I have a self built custom made computer that is using a Ultra X3 1000 watt power supply. Over the years I have been reducing the power needs by adopting more energy efficient hardware. My computer is now using about 200 watts at any given time and can jump to a maximum of 360 or so when gaming or folding. So the PSU is overkill by 60% minimum.
I also have a 2560x1440 LG S-IPS LED monitor I built myself (63 watts max typical) using parts I sourced from around the globe and on eBay. The LG electronics that powers the monitor only needs a 24V 5A power brick for which I do not have yet. It is only $23 on ebay. However, I am wondering if I could use one of the empty +12V modular connectors on my PSU to supply the voltage/current to the monitor as well?
The PSU is a 85% efficient model with 70 amps on the +12V rail. I need to boost it to 24V, but I only need 5A according to the original power brick these come with.
Would a cheap DC-DC boost module work for this? Such as this boost converter.
The PSU I am using is connected to a very nice and conditioned power strip.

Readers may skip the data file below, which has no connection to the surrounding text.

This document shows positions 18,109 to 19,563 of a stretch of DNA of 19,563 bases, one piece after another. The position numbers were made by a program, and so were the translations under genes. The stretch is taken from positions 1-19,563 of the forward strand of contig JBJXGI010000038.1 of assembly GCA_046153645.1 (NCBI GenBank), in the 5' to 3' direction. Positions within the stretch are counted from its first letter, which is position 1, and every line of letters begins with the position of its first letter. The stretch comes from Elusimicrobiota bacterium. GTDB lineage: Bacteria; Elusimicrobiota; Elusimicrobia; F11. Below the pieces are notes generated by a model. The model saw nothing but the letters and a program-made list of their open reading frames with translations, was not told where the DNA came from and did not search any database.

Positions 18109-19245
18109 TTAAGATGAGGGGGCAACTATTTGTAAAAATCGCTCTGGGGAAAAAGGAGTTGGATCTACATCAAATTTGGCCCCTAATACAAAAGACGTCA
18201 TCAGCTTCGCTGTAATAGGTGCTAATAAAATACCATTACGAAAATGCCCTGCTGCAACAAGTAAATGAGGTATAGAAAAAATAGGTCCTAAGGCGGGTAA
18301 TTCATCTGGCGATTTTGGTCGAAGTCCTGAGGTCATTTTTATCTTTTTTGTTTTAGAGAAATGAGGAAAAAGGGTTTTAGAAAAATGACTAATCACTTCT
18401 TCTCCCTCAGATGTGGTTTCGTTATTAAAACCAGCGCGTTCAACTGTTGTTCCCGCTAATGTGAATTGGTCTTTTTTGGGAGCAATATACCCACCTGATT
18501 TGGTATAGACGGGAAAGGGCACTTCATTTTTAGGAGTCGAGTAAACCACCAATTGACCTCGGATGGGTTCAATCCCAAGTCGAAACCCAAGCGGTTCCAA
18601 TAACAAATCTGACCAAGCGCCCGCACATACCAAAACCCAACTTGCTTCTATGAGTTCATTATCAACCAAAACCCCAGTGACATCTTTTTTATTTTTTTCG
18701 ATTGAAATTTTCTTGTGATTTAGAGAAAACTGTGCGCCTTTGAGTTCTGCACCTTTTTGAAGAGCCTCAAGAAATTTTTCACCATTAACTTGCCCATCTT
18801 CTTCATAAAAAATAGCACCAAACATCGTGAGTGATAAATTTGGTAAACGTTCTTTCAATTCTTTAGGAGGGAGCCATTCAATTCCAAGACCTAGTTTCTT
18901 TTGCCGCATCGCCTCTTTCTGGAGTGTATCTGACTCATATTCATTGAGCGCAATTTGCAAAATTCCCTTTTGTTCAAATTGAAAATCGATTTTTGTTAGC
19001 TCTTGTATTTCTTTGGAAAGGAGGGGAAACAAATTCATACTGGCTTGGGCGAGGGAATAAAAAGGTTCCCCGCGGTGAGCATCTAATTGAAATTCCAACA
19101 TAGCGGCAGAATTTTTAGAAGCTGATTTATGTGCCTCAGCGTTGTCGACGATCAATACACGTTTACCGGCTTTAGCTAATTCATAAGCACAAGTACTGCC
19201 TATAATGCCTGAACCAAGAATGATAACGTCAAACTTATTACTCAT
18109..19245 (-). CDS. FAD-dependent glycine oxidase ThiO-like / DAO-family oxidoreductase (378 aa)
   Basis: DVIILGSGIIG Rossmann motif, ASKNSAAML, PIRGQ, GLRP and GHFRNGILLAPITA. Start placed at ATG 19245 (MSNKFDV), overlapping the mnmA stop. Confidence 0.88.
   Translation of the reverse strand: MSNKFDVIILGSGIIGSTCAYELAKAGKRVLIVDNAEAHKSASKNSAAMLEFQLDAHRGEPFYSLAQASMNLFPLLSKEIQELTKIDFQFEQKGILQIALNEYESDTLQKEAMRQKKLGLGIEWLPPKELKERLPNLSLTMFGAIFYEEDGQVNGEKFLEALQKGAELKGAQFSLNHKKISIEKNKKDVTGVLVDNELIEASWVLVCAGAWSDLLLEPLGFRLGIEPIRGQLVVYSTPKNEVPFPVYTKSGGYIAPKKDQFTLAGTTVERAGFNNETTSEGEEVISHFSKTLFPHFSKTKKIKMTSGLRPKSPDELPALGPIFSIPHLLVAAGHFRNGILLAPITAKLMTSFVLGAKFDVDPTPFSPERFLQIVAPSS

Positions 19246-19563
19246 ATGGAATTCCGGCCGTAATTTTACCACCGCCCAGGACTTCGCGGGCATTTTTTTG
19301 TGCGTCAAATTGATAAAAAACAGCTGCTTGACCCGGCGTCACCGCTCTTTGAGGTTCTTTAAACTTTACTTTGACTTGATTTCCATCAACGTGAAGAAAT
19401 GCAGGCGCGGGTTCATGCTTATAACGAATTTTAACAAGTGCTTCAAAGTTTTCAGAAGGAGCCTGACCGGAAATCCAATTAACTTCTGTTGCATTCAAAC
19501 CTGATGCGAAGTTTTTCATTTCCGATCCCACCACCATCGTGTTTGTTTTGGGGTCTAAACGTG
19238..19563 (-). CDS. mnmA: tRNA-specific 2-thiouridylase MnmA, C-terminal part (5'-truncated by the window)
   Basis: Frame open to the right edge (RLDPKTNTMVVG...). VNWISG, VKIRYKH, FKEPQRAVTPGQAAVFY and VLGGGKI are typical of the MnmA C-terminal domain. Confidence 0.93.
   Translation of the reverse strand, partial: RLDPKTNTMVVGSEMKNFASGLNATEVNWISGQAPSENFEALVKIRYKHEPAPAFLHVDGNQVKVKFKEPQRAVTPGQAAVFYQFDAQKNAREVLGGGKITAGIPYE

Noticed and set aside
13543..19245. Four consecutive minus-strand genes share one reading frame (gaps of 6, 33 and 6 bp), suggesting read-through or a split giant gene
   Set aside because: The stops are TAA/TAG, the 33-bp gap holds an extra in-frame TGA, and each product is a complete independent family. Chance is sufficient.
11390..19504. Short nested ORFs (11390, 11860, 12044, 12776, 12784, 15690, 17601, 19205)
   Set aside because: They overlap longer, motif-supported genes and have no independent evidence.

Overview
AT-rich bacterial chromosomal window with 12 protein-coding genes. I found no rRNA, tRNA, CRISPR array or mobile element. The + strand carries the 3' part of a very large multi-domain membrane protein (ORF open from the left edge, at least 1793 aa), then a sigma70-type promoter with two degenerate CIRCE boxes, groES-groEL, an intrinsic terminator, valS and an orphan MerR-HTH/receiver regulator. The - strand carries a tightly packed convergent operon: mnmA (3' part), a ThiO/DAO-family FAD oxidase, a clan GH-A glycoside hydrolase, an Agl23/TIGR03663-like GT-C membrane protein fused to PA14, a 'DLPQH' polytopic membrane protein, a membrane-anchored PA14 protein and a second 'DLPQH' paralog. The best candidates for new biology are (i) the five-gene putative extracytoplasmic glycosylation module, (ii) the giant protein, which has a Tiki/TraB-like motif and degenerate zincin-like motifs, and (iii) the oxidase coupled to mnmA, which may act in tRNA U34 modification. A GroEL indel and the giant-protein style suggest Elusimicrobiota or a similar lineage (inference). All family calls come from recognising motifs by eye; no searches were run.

I am concerned that this boost converter says "Input current ：16A (MAX) (more than 10A please strengthen heatsink)". I thought current is only determined by the load draw required? Thus if the device I am powering only needs 5A at max, then why would I be concerned with the Input current of 70A? Isn't the input current just the maximum my PSU can supply, but draw is determined by the device using it?
My goal is to try and avoid using a cheap power supply, and saving a few bucks, and since my PSU is/was very expensive I consider it a much higher quality supply.
So can a boost converter do what I need to do safely? Or is this dangerous?